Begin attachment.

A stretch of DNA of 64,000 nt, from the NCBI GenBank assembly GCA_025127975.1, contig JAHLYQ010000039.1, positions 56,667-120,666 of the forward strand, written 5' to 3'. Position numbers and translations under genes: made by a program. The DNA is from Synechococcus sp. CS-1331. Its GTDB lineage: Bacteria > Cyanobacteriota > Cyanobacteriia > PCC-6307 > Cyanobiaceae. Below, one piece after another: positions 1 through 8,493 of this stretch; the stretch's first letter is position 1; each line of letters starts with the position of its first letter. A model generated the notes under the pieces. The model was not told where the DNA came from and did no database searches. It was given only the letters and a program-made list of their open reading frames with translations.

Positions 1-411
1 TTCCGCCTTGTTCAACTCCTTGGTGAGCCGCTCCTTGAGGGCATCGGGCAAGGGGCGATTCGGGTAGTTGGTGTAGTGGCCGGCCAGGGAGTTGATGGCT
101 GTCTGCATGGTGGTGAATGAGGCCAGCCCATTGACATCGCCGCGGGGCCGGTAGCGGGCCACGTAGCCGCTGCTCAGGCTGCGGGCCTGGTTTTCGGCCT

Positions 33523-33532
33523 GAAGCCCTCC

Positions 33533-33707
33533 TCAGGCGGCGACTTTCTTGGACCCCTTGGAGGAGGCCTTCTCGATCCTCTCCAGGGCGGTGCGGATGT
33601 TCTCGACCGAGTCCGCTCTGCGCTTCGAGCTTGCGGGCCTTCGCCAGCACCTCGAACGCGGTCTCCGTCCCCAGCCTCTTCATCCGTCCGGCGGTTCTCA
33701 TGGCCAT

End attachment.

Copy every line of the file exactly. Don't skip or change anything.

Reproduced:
A stretch of DNA of 64,000 nt, from the NCBI GenBank assembly GCA_025127975.1, contig JAHLYQ010000039.1, positions 56,667-120,666 of the forward strand, written 5' to 3'. Position numbers and translations under genes: made by a program. The DNA is from Synechococcus sp. CS-1331. Its GTDB lineage: Bacteria > Cyanobacteriota > Cyanobacteriia > PCC-6307 > Cyanobiaceae. Below, one piece after another: positions 1 through 8,493 of this stretch; the stretch's first letter is position 1; each line of letters starts with the position of its first letter. A model generated the notes under the pieces. The model was not told where the DNA came from and did no database searches. It was given only the letters and a program-made list of their open reading frames with translations.

Positions 1-411
1 TTCCGCCTTGTTCAACTCCTTGGTGAGCCGCTCCTTGAGGGCATCGGGCAAGGGGCGATTCGGGTAGTTGGTGTAGTGGCCGGCCAGGGAGTTGATGGCT
101 GTCTGCATGGTGGTGAATGAGGCCAGCCCATTGACATCGCCGCGGGGCCGGTAGCGGGCCACGTAGCCGCTGCTCAGGCTGCGGGCCTGGTTTTCGGCCT

Positions 33523-33532
33523 GAAGCCCTCC

Positions 33533-33707
33533 TCAGGCGGCGACTTTCTTGGACCCCTTGGAGGAGGCCTTCTCGATCCTCTCCAGGGCGGTGCGGATGT
33601 TCTCGACCGAGTCCGCTCTGCGCTTCGAGCTTGCGGGCCTTCGCCAGCACCTCGAACGCGGTCTCCGTCCCCAGCCTCTTCATCCGTCCGGCGGTTCTCA
33701 TGGCCAT